Bahrain regime tries Christmas bribe of British MP

This video is called Torturing detainees in Bahrain.

The absolute monarchy in Bahrain has, it seems, successfully bribed US American TV star Kim Kardashian, US media corporation CNN, and the British armed forces.

However, sometimes something seems to go wrong with Bahraini royal corruption.

From daily The Guardian in Britain:

MP refuses to accept hamper from Bahrain’s ambassador

Ann Clwyd, a member of inquiry into human rights abuses by Bahraini regime, returns package to Fortnum & Mason

Rajeev Syal

Thursday 20 December 2012 18.47 GMT

Bahrain‘s ambassador to London has been snubbed after sending a Christmas hamper to an MP who sits on a committee conducting an inquiry into human rights abuses in the country.

Ann Clwyd, who has criticised the regime for torturing and imprisoning pro-democracy campaigners, was surprised to find a festive Fortnum & Mason wicker basket in her office on Wednesday.

After inquiries with the royal grocers, she discovered the hamper was a gift from Alice Thomas Samaan, Bahrain’s ambassador. Clwyd returned the hamper to the store and sent a letter to the embassy explaining that she could not accept it.

Clwyd sits on the foreign affairs select committee that is conducting an inquiry into the Foreign Office’s response to Bahrain’s human rights abuses and she chairs the all-party parliamentary human rights group. She was surprised to be confronted with such a large basket in her office – it was, her staff estimate, nearly a metre long, 60cm wide and 60cm high.

“I asked my researcher where it came from, but inside there was just a note saying that it was a Christmas hamper but no explanation of who had sent it,” she said.

Inside, staff could see chocolates and champagne, but did not explore further because Clywd was already concerned about who had sent it.

A member of her staff called Fortnum & Mason, which confirmed it had come from Samaan.

Because they did not open it, staff are unsure whether it was a “jubilee” hamper, worth about £200, which contains champagne, truffles and a jubilee tea towel, or a “Christmas feast” hamper, worth £500, which includes smoked salmon, stilton, cranberry sauce, Christmas pudding, coffee, chocolate biscuits and gin.

“I just could not accept it given what has happened to the citizens of Bahrain. I said, ‘Lets get it out of my office and send it back’,” she said.

Further inquiries from the Guardian established that Samaan sent similar packages from the store in London’s Piccadilly to about 10 other MPs.

Conor Burns, the Conservative MP for Bournemouth West, who is chairman of the all-party group on Bahrain, said he was one of the recipients.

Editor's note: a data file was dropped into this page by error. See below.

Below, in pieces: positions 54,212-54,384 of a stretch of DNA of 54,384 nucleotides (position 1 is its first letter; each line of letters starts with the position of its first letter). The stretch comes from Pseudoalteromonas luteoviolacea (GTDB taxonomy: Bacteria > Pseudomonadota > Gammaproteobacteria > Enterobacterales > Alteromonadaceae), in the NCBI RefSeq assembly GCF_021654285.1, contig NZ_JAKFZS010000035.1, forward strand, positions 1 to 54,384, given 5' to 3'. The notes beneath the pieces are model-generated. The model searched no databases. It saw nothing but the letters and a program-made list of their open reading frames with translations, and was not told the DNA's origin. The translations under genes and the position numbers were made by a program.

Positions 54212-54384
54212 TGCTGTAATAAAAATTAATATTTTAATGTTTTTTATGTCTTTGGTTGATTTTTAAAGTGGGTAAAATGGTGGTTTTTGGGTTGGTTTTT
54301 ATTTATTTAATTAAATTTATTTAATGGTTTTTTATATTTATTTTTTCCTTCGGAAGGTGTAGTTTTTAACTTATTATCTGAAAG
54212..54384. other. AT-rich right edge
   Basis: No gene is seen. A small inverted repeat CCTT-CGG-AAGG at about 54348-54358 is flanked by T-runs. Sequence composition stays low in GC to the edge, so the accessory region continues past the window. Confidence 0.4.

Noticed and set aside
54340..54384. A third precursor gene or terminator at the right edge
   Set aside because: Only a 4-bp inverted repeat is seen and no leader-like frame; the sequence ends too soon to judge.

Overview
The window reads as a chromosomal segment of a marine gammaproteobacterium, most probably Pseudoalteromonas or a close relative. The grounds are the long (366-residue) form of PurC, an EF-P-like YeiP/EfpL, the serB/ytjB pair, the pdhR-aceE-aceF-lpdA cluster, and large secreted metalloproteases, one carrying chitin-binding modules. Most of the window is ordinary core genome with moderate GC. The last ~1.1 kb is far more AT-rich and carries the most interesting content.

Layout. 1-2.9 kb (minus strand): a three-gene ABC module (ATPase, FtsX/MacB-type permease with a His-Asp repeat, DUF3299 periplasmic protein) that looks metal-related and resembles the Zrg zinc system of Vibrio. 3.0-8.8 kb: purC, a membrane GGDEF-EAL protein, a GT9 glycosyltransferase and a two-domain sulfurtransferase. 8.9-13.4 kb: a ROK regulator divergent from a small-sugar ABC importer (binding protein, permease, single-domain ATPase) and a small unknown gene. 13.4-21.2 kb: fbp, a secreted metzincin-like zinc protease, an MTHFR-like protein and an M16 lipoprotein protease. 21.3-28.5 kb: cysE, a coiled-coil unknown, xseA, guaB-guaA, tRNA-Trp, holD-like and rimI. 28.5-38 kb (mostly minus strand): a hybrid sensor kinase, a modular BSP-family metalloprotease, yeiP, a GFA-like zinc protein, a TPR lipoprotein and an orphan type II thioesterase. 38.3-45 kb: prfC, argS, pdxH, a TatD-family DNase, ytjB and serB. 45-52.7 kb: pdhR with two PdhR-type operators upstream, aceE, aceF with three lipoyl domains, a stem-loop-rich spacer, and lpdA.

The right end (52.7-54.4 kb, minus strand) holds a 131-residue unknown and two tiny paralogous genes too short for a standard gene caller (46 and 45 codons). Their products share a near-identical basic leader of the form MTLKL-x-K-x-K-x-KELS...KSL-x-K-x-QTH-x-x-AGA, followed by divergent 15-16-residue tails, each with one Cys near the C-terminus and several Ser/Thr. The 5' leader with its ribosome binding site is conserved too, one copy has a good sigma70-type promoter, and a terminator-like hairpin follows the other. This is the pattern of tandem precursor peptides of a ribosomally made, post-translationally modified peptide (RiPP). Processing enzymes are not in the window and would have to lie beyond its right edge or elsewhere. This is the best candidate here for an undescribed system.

Burns, a former public relations executive who went on a £3,279 trip funded by the Bahraini foreign ministry in October 2010 to observe elections in the country, said he had not yet opened it.

“What I sometimes do is distribute foodstuffs to charities. But given that the hamper is in London and I am on my way to Bournemouth, it isn’t a big deal,” he said.

It is understood that five other members of the foreign affairs select committee were contacted on Thursday by parliamentary officials but none of them had received similar packages.

Samaan was appointed head of Bahrain’s diplomatic mission to London last year. No one from the Bahraini embassy was available for comment.

Rallies and gatherings are banned in Bahrain, which hosts the US Navy’s fifth fleet and has been in turmoil since pro-democracy protests led by its Shi’ite Muslim majority erupted last year.

Bahrain’s ruling Al-Khalifa family, who are Sunni Muslims, used martial law and help from Gulf neighbours to put down last year’s uprising, but unrest has resumed. The opposition says little progress has been made towards its demands for reforms including a parliament with full powers to legislate and form governments. Many Shi’ites complain of political and economic marginalisation, a charge that Bahrain denies.

New York Times columnist and two-time Pulitzer Prize winner Nicholas Kristof used Twitter on Monday night to outfox a Middle Eastern government [of Bahrain] he suspects of human-rights abuses: here.

From Associated Press:

December 20

WASHINGTON — The government of Bahrain has fallen short of commitments to recognize labor rights and prevent employment discrimination under a free trade agreement with the United States, the Labor Department said Thursday.

But the agency declined to suspend the trade pact, despite a request from the AFL-CIO. Instead, Labor Secretary Hilda Solis urged more diplomatic talks with Bahrain to resolve complaints about the Persian Gulf nation’s crackdown on unions and labor reform protesters.

See also here.